How much time do you spend online in a day?
Do you live there, more in the virtual world than in the real world? Would you give up a complicated, messy, painful life in the real world to live in a sanitized, predetermined, prepackaged virtual life? Lally Katz wants us to think about these things as we watch Another Twin, which is being presented by the Western Australian Youth Theatre Company (WAYTCo) and directed by Kirsty Hillhouse at UWA’s Dolphin Theatre.
This marks Kirsty Hillhouse’s debut as Artistic Director of WAYTCo and she brings with her a quarter-century of theatrical and performance experience, which has surely benefited this organization and will continue to do so in projects to come. Another Twin is an ambitious first outing: there is a cast of nearly twenty young actors, a big, strange story to string together, and original music and singing to incorporate. It is evident that her look into this dystopian world imagined by Katz has been creatively fruitful; she seems to use her own voice and her own artistic language without borrowing too much from the vast canon of easily recognizable dystopian and futurist tropes.
Katz has written this play for young people, and the show is populated with actors of the same age group that she is presumably targeting – 16-25 year-olds. There is a broad range of talent and skill in the cast and plenty of potential on display. As is often the case with young performers, a bit of self-consciousness crept into some performances, but clearly some are well on their way to realizing their potential as actors.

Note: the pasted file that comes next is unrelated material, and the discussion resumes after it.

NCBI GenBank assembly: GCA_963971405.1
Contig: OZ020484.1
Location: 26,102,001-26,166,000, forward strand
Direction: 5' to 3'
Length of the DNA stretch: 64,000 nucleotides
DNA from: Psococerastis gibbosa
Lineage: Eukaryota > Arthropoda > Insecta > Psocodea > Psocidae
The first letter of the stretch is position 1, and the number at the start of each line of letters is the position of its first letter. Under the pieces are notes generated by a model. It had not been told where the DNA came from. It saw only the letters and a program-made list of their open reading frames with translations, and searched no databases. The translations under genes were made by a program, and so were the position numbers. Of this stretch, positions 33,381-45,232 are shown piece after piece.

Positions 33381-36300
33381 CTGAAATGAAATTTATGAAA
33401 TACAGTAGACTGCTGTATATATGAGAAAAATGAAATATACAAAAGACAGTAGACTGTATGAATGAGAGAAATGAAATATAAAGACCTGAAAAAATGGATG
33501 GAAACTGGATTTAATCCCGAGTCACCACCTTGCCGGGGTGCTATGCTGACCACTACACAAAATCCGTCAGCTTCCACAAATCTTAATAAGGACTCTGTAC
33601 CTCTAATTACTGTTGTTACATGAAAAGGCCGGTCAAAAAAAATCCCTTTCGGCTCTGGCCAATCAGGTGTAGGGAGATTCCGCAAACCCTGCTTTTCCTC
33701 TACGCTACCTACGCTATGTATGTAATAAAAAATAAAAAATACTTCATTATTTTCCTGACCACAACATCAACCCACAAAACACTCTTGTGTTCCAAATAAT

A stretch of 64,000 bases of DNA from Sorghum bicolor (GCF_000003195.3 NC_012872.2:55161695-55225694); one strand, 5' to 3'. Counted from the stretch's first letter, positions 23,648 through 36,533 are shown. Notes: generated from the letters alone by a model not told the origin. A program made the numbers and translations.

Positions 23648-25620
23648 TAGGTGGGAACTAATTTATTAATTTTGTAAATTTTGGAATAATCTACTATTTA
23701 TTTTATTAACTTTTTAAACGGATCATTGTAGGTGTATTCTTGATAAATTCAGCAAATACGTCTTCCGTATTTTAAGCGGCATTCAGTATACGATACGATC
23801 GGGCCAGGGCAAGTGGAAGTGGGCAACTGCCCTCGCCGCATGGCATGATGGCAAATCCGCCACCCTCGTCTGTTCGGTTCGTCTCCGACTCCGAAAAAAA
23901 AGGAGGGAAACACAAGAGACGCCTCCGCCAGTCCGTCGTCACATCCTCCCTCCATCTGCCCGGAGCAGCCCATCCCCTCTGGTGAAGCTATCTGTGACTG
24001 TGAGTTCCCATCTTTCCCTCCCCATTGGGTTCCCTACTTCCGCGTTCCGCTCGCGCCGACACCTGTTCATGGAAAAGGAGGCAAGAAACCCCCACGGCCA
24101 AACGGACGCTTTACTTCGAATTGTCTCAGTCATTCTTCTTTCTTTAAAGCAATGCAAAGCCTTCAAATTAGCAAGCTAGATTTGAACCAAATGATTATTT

Some fine moments came from Verity Softly, as Amanda, an earthy, homeless woman with a bad foot; Madelaine Page as Linda, a determined soldier in god’s army who has a fixation on cockroaches; Kaycee Graham as Angela, the quirky nurse who gave us a fair dose of comic relief; and a lovely monologue was delivered by Catherine Bonny as Freida, a mournful pregnant soldier’s wife. Matt Young, as the Traveling Man, entered with a rousing jolt of energy midway through and made the most of his time on stage. He’s got presence, charm, and confidence, with just the right kind of vulnerability, assuring us we’re in good hands.
The show ran quite long and this is due in part to the fact that every scene required a reset. The pace suffered from too much time spent moving furniture and props on and off so that almost everything could be played center stage. This could have been alleviated by incorporating a few levels, or a better use of the whole stage space, for example playing one scene downstage while the previous scene is in black upstage. Also there were some unintentionally funny moments resulting from a few glaringly obtuse lines of dialogue. Perhaps a touch more irony and less sincerity in their delivery would have made these moments palatable, but these less experienced actors would need considerable guidance to find just the right tone.
The music by Late Night Shopping (Nikki Jones & Shaun Salmon) was different, quite enjoyable and, as an inner monologue device for each of the characters, added another dimension to the story. Lighting design by Joe Lui worked well with set and costume design by Lauren Ross, and the slick audiovisuals by Mia Halton.